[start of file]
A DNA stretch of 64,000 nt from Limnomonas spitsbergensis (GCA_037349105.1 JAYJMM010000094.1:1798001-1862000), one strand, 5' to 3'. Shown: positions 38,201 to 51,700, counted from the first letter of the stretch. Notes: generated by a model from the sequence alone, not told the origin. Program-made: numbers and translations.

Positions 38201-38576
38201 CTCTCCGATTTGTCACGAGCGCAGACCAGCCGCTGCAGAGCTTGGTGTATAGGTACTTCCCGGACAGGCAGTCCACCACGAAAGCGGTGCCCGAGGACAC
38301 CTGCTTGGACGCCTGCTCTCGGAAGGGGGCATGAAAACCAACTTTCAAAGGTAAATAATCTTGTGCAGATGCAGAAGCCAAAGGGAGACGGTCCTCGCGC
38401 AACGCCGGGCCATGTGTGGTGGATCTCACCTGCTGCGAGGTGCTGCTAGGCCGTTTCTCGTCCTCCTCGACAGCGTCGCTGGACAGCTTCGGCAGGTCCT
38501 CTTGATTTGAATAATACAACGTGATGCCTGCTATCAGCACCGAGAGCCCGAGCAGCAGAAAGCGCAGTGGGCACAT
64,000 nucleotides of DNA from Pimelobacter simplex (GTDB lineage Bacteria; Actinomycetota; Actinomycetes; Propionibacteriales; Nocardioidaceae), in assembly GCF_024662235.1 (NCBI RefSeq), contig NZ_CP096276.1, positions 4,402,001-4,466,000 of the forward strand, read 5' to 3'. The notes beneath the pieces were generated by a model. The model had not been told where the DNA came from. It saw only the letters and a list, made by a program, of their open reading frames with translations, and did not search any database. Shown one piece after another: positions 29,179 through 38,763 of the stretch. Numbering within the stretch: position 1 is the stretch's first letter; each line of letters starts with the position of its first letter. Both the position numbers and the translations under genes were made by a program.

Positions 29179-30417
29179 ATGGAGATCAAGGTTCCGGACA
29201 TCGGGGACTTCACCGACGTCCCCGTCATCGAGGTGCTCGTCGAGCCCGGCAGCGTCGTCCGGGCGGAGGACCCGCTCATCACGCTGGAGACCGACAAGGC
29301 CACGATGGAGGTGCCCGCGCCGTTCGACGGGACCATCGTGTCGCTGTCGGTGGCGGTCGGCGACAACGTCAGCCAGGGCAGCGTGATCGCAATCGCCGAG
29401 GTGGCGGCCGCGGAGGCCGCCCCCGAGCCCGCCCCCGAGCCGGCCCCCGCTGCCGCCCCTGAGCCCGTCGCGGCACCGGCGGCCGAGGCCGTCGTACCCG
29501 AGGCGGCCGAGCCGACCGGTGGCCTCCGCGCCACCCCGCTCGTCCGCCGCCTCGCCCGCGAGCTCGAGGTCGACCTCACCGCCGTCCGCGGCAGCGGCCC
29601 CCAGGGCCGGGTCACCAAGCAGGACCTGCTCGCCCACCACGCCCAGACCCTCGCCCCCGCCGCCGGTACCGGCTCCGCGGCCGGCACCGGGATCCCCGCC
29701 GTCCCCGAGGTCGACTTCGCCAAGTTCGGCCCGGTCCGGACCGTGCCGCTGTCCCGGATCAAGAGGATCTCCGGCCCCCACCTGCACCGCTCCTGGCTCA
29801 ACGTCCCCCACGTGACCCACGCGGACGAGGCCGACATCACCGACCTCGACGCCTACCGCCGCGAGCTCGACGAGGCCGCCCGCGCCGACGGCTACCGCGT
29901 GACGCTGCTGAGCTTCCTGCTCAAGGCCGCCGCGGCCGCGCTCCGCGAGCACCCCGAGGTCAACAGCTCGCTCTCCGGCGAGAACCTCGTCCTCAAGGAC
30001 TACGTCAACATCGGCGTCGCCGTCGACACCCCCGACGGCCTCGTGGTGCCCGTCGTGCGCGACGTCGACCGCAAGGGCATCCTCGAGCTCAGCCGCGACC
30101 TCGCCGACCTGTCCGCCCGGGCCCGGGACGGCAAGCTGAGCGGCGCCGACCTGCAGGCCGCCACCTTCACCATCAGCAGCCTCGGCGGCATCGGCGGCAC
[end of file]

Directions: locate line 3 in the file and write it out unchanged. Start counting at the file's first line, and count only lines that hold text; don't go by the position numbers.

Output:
38201 CTCTCCGATTTGTCACGAGCGCAGACCAGCCGCTGCAGAGCTTGGTGTATAGGTACTTCCCGGACAGGCAGTCCACCACGAAAGCGGTGCCCGAGGACAC